The Heraldry of the Whitney Family
HERALDRY IN GENERAL
Before considering the various heraldic achievements of the Whitneys I thought it might be interesting to have a review of the fascinating history and meanings of the various items that constitute what we all refer to as "coats-of-arms".
The custom of bearing devices on military shields began long ago among ancient peoples as wide apart as the Chinese and Japanese, the Assyrians and the Hittites, the Egyptians, the Greeks and the Romans but the symbols were mainly of historical heroes or of mythical derivation. It was not until the 11th C. that Heraldry , as it came to be known, commenced in Europe and the 12th C. in England and it started with the practice of wearing a surcoat over the suit of armour, bearing a pattern or symbol personal to the wearer, thus enabling him to be recognised even when his face was obscured by a closed helmet.
The decorations soon spread to shields, horse-trappings and banners and so much did the custom proliferate that, in order to reduce confusion, the King (Henry V, 1413-1422) forbad the assumption of armorial bearings without his permission. Subsequently King's Heralds toured the country, registering not only "arms" but also the births, deaths and marriages of armorial families to secure that arms were properly handed down. Many of their Rolls of Arms are preserved in the College of Arms in London which was established in the 15th century and they are a valuable source of authenticity but sometimes even so-called "bogus arms" (i.e. where they were assumed without sanction) were handed down and became recognised through usage. Arms are still granted by the College but only after stringent examination of the worthiness of the applicant and a payment which could be as much as £2,925! No one is permitted to claim an established coat-of-arms unless direct descendancy from the original owner can be proved, but there is no restriction on the display of arms as long as it is for purely artistic purposes.
The correct term for a full coat-of arms is an achievement. It usually consists of four parts the shield, the helmet, the wreath, and the mantling. There may also be a crest, supporters on each side of the shield and a motto.
The recorded description of an achievement is known as a blazon and it is written, in an abbreviated form, in Heraldry's own special language which is mainly Norman French with a smattering of Latin, Anglo-Saxon, Old English and other sources. (Reference to Heraldic Dictionaries is, therefore, essential.)
Their are many beautifully illustrated books on Heraldry (which includes, in addition to coats-of-arms, other allied subjects such as seals and banners) but to obtain details of blazons we have to go to the very expensive The General Armory of England, Scotland, Ireland and Wales, by Sir Bernard Burke, C.B., LL.D., Ulster King of Arms, first published in 1842. This has 1153 pages of blazons, each page having about 55 entries so that, in all, there are some 60,000 coats for about 3,500 families. There are also 74 pages on Heraldry matters in general and 23 pages of mottoes, but unfortunately, no illustrations' of individual coats. The only other book which attempts to cover all the records ( and also is without illustrations) is Papworth's Ordinary of British Armorials, by John Woody Papworth, published in 1874. This book is also of a monumental size but in this case blazons are listed first by description and then attributed to their holders, i.e. the opposite method to that of the General Armory,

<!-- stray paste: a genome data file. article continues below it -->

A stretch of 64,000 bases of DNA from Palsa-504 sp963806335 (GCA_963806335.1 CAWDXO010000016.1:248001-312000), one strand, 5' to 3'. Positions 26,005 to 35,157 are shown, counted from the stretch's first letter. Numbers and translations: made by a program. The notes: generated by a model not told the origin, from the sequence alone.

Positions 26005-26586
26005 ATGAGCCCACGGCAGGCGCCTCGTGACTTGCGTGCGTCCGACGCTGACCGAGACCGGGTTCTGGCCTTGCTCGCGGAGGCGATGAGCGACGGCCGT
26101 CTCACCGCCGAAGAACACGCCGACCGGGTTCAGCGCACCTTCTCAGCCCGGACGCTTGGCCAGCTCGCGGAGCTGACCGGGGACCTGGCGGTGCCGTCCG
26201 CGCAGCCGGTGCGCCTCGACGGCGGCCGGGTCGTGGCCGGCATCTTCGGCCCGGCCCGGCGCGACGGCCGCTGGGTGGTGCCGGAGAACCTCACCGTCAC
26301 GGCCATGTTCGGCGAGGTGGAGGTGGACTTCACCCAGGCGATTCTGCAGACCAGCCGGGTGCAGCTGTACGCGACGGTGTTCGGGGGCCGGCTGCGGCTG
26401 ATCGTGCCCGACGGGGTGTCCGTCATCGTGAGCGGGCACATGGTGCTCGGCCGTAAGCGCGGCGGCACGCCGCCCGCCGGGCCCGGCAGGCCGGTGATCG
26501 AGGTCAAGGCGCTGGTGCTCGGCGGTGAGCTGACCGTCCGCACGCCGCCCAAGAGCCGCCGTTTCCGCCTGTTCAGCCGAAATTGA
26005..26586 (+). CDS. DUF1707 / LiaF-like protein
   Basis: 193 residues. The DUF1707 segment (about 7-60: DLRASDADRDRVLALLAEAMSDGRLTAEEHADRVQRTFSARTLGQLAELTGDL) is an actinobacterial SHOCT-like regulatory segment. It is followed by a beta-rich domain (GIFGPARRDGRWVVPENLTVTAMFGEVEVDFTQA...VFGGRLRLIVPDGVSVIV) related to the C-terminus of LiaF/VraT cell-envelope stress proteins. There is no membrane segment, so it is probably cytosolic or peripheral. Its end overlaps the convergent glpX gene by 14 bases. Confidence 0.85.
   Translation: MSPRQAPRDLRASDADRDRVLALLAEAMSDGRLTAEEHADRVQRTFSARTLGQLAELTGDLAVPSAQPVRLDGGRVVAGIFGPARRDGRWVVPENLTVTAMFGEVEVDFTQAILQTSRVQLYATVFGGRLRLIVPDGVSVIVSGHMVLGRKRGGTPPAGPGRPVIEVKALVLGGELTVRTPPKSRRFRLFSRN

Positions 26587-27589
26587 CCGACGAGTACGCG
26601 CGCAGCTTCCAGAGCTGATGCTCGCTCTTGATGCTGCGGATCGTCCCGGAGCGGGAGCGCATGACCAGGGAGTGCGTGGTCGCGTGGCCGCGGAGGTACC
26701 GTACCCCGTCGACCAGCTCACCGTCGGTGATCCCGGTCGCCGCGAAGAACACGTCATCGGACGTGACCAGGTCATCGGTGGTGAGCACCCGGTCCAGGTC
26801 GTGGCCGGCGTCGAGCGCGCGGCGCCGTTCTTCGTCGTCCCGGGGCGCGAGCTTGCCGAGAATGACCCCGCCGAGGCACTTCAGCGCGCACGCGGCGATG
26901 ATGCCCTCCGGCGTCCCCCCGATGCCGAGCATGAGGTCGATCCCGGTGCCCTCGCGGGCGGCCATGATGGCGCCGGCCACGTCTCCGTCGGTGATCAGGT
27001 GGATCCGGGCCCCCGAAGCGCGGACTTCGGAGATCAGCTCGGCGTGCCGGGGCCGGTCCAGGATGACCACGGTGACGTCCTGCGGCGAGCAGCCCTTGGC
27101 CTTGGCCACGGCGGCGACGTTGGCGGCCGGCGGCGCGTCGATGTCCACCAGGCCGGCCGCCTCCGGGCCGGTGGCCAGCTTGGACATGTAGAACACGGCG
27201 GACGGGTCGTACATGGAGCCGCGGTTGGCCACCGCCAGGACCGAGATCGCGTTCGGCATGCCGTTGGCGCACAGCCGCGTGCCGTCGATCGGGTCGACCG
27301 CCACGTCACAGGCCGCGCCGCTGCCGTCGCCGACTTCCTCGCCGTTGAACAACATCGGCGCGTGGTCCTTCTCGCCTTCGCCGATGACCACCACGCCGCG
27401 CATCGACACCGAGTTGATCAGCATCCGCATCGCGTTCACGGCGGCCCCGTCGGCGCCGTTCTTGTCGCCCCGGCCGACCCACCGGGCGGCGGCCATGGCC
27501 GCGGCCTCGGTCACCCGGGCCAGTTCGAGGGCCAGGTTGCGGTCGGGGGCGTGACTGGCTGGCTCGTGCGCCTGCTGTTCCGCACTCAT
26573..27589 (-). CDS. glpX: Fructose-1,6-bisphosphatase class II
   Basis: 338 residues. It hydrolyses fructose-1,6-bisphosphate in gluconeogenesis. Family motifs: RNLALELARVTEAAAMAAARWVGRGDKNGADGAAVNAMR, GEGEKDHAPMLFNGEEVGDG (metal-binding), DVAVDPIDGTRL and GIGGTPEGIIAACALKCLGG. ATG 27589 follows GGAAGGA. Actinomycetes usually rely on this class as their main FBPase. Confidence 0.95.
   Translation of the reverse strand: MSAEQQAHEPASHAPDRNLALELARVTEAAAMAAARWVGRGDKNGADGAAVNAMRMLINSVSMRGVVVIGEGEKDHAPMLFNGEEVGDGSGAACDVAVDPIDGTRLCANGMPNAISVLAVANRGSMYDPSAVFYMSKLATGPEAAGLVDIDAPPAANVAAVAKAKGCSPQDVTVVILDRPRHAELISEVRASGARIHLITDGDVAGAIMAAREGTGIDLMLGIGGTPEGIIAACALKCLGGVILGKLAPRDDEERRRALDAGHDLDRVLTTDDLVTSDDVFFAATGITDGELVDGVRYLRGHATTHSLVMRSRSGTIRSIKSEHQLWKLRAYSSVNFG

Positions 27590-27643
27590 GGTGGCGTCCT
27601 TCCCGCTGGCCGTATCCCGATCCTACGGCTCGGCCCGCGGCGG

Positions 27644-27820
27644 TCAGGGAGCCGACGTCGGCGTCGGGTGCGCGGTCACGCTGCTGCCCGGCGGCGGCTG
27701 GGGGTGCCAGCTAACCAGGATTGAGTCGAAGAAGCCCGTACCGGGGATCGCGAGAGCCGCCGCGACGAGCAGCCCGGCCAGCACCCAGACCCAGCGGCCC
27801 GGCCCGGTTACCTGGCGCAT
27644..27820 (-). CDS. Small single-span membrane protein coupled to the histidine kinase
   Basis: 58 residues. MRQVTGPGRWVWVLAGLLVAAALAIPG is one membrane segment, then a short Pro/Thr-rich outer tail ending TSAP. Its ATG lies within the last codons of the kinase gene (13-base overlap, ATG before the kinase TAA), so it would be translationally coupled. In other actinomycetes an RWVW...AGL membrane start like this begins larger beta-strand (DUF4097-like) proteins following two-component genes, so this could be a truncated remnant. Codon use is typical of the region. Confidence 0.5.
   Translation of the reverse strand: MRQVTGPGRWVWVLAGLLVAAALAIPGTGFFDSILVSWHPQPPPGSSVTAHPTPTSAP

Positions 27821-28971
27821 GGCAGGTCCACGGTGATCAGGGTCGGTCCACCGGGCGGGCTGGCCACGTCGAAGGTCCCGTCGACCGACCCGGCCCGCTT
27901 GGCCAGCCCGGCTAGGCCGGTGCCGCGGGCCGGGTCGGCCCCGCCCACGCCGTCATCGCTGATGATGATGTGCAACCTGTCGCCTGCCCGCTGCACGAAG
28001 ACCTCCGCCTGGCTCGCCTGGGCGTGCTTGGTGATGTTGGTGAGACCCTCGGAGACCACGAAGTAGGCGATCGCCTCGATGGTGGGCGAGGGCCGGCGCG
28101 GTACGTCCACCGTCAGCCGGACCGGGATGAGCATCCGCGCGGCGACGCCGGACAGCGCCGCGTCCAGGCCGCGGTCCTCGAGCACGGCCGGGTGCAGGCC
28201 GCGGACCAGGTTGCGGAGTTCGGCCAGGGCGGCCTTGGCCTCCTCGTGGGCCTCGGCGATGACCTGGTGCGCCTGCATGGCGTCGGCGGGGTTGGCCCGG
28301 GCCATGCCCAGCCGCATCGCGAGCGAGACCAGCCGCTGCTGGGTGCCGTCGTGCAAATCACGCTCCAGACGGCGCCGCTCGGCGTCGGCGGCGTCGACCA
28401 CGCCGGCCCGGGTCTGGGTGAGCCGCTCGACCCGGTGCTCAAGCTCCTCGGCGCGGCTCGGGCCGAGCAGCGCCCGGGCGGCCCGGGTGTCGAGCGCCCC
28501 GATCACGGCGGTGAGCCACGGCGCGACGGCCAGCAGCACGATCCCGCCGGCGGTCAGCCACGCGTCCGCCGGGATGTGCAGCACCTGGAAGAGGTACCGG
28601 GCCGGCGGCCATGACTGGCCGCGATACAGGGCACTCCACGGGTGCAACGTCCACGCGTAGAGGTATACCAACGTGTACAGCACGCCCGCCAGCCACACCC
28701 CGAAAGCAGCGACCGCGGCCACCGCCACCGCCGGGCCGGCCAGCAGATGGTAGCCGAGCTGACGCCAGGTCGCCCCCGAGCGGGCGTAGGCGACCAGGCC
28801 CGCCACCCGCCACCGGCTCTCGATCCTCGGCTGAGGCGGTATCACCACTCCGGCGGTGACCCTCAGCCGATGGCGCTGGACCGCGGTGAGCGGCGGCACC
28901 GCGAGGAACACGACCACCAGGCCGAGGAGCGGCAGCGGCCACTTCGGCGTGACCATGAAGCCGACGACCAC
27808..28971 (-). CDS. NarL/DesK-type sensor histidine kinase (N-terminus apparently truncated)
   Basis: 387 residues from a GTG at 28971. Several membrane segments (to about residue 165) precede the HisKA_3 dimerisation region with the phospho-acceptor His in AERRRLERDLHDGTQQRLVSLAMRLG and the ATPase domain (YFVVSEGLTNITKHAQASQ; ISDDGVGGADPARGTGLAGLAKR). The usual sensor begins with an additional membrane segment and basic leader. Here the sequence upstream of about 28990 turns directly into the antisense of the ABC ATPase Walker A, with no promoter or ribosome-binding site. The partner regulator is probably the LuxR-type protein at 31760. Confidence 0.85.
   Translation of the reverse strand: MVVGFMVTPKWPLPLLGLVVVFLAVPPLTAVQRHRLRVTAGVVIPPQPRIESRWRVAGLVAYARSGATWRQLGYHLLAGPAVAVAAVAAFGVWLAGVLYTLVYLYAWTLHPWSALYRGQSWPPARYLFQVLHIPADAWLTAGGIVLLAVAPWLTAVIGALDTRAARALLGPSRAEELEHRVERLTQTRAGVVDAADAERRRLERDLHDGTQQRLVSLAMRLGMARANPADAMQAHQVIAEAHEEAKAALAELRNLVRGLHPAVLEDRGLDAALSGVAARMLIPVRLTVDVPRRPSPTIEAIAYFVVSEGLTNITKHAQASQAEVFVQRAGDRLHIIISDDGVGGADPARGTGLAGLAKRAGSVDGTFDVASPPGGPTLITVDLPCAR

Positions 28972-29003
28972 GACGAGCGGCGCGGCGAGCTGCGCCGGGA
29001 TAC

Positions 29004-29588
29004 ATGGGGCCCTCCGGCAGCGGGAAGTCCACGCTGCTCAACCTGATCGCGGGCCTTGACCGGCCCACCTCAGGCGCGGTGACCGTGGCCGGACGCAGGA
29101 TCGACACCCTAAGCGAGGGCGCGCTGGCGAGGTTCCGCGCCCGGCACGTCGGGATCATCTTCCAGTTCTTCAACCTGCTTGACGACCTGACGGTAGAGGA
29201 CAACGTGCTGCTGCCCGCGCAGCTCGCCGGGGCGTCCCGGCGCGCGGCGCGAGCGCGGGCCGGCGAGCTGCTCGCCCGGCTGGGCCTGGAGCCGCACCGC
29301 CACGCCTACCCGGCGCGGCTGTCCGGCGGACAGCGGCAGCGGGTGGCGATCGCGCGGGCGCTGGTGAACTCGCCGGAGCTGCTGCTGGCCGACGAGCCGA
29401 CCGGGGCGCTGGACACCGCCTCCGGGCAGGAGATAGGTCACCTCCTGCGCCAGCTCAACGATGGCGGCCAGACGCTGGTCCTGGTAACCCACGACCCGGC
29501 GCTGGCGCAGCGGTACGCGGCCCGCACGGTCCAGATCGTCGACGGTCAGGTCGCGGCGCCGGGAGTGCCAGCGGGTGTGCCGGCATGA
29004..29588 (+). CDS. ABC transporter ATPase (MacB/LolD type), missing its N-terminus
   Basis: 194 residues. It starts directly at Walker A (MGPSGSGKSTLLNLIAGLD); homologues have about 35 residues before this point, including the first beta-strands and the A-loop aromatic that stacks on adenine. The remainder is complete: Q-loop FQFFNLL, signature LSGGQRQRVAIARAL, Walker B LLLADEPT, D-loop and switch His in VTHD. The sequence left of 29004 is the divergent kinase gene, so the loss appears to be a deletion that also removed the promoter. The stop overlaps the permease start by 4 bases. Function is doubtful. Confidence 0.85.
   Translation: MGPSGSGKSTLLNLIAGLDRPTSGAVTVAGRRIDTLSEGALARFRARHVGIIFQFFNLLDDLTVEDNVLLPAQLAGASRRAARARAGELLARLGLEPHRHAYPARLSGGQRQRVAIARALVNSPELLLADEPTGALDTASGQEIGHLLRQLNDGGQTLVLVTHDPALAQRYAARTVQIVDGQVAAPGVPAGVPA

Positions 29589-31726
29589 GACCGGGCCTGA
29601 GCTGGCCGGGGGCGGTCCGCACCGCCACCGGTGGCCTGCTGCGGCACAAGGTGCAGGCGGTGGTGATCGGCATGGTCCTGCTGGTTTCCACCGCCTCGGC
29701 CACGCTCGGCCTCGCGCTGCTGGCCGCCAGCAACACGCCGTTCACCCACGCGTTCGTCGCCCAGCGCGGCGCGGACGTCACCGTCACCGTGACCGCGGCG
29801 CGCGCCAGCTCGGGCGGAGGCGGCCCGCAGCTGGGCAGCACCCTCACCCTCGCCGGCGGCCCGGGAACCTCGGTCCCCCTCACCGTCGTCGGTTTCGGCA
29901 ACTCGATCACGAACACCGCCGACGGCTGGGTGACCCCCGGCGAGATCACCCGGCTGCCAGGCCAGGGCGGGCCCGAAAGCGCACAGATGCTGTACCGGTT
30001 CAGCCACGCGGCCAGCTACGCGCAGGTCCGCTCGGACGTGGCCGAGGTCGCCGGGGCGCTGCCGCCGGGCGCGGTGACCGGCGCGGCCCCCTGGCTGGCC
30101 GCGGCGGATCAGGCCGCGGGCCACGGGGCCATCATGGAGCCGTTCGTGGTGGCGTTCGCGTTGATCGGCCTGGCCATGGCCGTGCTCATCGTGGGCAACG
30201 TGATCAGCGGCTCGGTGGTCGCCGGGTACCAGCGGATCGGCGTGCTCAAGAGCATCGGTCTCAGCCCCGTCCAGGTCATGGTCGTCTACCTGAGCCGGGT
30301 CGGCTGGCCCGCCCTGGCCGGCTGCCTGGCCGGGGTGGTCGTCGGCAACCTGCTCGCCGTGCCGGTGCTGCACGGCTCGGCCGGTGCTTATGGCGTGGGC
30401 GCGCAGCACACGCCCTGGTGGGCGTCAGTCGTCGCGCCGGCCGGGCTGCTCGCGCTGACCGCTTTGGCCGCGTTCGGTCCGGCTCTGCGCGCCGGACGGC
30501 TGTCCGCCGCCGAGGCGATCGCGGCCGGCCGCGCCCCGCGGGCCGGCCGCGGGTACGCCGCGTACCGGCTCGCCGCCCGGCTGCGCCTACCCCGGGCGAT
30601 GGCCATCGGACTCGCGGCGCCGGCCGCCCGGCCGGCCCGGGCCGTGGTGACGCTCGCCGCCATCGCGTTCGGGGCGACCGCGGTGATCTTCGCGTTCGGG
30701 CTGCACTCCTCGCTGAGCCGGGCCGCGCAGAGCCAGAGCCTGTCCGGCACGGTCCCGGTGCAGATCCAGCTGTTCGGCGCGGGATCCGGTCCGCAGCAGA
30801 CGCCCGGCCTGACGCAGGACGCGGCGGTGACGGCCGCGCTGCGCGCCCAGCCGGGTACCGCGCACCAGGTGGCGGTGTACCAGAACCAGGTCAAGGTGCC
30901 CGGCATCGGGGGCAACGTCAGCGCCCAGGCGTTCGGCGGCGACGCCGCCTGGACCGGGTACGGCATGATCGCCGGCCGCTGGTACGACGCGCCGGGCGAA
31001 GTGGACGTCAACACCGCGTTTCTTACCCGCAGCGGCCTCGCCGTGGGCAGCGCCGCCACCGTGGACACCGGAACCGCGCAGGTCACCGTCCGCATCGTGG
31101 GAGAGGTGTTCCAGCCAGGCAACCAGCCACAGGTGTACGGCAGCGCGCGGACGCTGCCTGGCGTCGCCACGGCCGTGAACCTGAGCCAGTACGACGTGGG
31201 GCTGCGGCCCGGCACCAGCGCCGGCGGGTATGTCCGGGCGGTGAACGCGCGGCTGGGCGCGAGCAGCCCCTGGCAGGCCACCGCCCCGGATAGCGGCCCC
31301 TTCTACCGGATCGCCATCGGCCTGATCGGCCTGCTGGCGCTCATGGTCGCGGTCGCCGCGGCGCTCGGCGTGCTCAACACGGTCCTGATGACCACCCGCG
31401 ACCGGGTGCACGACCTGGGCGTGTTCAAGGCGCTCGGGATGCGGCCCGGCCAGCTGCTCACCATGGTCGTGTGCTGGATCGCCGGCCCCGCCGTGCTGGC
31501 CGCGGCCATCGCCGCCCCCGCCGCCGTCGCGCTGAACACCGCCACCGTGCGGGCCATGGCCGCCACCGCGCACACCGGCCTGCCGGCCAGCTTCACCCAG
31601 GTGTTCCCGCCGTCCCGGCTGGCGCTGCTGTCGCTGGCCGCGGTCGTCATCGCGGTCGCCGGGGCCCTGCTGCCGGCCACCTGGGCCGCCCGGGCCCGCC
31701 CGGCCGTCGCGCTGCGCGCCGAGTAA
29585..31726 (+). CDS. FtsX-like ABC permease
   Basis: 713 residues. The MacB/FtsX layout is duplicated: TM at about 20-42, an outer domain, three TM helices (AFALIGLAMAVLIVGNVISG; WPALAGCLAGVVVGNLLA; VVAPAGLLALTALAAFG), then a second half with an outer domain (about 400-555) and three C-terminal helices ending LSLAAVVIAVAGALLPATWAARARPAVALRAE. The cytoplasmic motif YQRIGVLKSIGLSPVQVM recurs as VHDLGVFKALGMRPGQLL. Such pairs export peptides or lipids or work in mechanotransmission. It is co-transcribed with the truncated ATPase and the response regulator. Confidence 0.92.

and as, for example, there are at least 40 different ways of portraying a lion, 50 different styles of crosses and even a single line can be varied in 22 different ways, it follows that it is far from easy to track down any particular coat-of-arms!
If we add to the foregoing the fact that there are many rules (some of which were inevitably broken on occasion!) as, for example, how colours shall be used or decorations shall be added to the shield, it will be seen that the re-creation of any particular coat cannot be undertaken without considerable study of the whole subject. However, to return to the blazon, first the shield (and supporters, if any) are described. Any divisions are described and the colours stated, as are any decorations ("charges") placed on it. Its shape is not mentioned and as this varied considerably over the centuries, it is usual for the depicting artist to choose the one best suited. Then the crest is described, but these were not in use until the end of the 14th C. and some families never adopted one. In its absence it is usual to display ornamental plumes of feathers. Occasionally there follows the motto the family have adopted and exceptionally the date of the original grant is given. The remainder of the achievement is left to the artist to depict in acceptable heraldic fashion.
The blazon is enhanced by the addition of a helmet, wreath and mantling. There are rules concerning the type of "helm" depicted and the direction in which it faces because it is an indication of rank.
The wreath (or "torse") is a twist of two or three pieces of fabric, and usually each takes one of the principal colours of the shield. It first appeared in the 14th C. and may have developed from a scarf or even the custom of wearing a lady's "favour" around the top of the helmet. In relevant cases the wreath is replaced by a medieval hat termed a "chapeau" (or "cap of maintenance") or, in the higher ranks, by a crown or crest coronet.
The crest, which surmounts the wreath, is always depicted to the best advantage, irrespective of which way the helmet is facing, which means that it usually faces left, even if the helmet faces the viewer. Some crests are extremely fanciful and purely artistic but others may well have actually existed, perhaps having been made from leather which had been boiled and then moulded when pliant ("cuir bouillée").